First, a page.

7. A method for preparing an article protected by a thermal barrier coating system comprising the steps of:
providing a substrate:
depositing the thermal barrier coating system upon the substrate by depositing a porous ceramic region intermittently, the porous region characterized by ceramic having porosity-containing columnar grains having lateral spacing between said columnar grains, the grains having a banded structure generally perpendicular to the surface of the substrate; and then
depositing an erosion-resistant densified ceramic region substantially continuously overlying the porous ceramic region, the densified region being characterized by ceramic substantially free of porosity and substantially free of lateral spacing.
8. The method of claim 7 further including the step of first depositing a bond coat over the substrate prior to the step of depositing the porous ceramic region.
This invention is related to articles such as gas turbine blades and vanes protected by thermal barrier coating systems, and, more particularly, to modification of the thermal barrier coating for improved erosion resistance.
In an aircraft gas turbine (jet) engine, air is drawn into the front of the engine, compressed by a shaft-mounted compressor, and mixed with fuel. The mixture is burned, and the hot exhaust gases are passed through a turbine mounted on the same shaft. The flow of hot gas turns the turbine, which turns the shaft and provides power to the compressor. The hot exhaust gases then flow from the back of the engine, driving it and the aircraft forward.
The hotter the exhaust gases, the more efficient is the operation of the jet engine. There is thus an incentive to raise the exhaust gas temperature. However, the maximum temperature of the exhaust gases is normally limited by the materials used to fabricate the turbine vanes and turbine blades of the turbine. In current engines, the turbine vanes and blades are made of nickel-base superalloys, and can operate at temperatures of up to 1900°-2100° F.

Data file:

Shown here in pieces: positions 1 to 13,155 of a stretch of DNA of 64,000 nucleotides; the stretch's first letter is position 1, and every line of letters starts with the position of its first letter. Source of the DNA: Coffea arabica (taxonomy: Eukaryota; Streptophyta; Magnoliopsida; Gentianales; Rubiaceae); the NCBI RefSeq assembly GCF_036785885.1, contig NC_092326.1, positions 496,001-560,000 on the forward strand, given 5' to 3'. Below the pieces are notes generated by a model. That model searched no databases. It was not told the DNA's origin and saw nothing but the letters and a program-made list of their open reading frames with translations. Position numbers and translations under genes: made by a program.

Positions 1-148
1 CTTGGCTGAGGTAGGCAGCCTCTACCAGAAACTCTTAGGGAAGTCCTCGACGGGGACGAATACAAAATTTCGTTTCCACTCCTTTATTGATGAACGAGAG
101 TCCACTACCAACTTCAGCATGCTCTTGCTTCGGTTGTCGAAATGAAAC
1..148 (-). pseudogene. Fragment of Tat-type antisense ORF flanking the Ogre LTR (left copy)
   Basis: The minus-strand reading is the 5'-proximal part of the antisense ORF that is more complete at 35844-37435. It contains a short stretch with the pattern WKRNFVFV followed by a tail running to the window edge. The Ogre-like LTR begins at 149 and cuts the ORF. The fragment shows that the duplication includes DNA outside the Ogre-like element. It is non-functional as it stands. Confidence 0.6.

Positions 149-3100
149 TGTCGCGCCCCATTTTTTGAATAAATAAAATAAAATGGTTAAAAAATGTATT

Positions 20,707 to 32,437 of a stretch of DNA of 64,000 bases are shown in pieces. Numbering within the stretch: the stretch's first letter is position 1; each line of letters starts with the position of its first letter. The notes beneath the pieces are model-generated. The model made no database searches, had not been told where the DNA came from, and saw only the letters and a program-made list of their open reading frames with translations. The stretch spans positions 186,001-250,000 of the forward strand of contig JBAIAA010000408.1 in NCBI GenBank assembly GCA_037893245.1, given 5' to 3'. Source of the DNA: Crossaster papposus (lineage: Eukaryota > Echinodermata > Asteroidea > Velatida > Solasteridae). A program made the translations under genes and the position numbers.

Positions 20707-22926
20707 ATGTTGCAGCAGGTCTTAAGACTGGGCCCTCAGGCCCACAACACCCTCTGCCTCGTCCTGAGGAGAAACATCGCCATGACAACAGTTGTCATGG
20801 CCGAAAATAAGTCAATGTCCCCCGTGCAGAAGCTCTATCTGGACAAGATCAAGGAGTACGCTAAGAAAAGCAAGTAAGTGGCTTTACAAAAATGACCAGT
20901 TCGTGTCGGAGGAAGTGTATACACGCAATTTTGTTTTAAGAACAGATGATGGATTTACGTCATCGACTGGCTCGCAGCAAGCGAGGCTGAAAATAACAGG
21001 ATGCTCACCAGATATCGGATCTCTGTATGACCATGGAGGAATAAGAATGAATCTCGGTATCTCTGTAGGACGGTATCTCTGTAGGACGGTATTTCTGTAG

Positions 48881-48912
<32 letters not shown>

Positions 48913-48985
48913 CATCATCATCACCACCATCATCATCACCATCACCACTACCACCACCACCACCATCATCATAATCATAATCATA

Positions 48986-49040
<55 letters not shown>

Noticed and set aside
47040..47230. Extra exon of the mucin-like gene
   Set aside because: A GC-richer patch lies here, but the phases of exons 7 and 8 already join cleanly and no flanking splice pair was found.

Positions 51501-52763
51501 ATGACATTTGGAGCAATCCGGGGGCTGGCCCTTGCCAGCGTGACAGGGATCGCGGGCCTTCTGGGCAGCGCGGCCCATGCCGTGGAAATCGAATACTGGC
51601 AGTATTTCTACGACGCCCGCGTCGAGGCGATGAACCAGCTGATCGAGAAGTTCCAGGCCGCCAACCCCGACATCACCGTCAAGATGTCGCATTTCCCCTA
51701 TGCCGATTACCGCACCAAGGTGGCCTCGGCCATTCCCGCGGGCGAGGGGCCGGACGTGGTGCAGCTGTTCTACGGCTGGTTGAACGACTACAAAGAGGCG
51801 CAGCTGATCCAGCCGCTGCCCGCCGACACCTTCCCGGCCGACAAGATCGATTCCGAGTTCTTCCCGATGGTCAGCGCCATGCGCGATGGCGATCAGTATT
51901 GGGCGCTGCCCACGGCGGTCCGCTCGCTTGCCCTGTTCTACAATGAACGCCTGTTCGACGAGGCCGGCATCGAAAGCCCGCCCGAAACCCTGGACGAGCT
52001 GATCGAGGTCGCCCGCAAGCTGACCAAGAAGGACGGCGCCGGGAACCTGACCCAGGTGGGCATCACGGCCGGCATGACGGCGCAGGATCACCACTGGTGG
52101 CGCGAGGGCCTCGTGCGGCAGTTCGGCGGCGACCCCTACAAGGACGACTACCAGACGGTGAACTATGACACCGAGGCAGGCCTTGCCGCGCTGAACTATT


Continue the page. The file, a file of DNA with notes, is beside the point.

Many approaches have been used to increase the operating temperature limit of the turbine blades and vanes. The composition and processing of the materials themselves have been improved. Physical cooling techniques are used. In one widely used approach, internal cooling channels are provided within the components, and cool air is forced through the channels during engine operation. In another approach, a thermal barrier coating system is applied to the turbine blade or turbine vane, which includes internal cooling channels in its design, which acts as a substrate. The thermal barrier coating system includes a ceramic thermal barrier coating that insulates the component from the hot exhaust gas, permitting the exhaust gas to be hotter than would otherwise be possible with the particular material and fabrication process of the component. Ceramic thermal barrier coatings usually do not adhere well directly to the superalloys used in the substrates, and therefore an additional layer called a bond coat is placed between the substrate and the thermal barrier coating. The bond coat improves the adhesion, and, depending upon its composition and processing, may also serve as a diffusion barrier to prevent oxidation and corrosion damage of the substrate.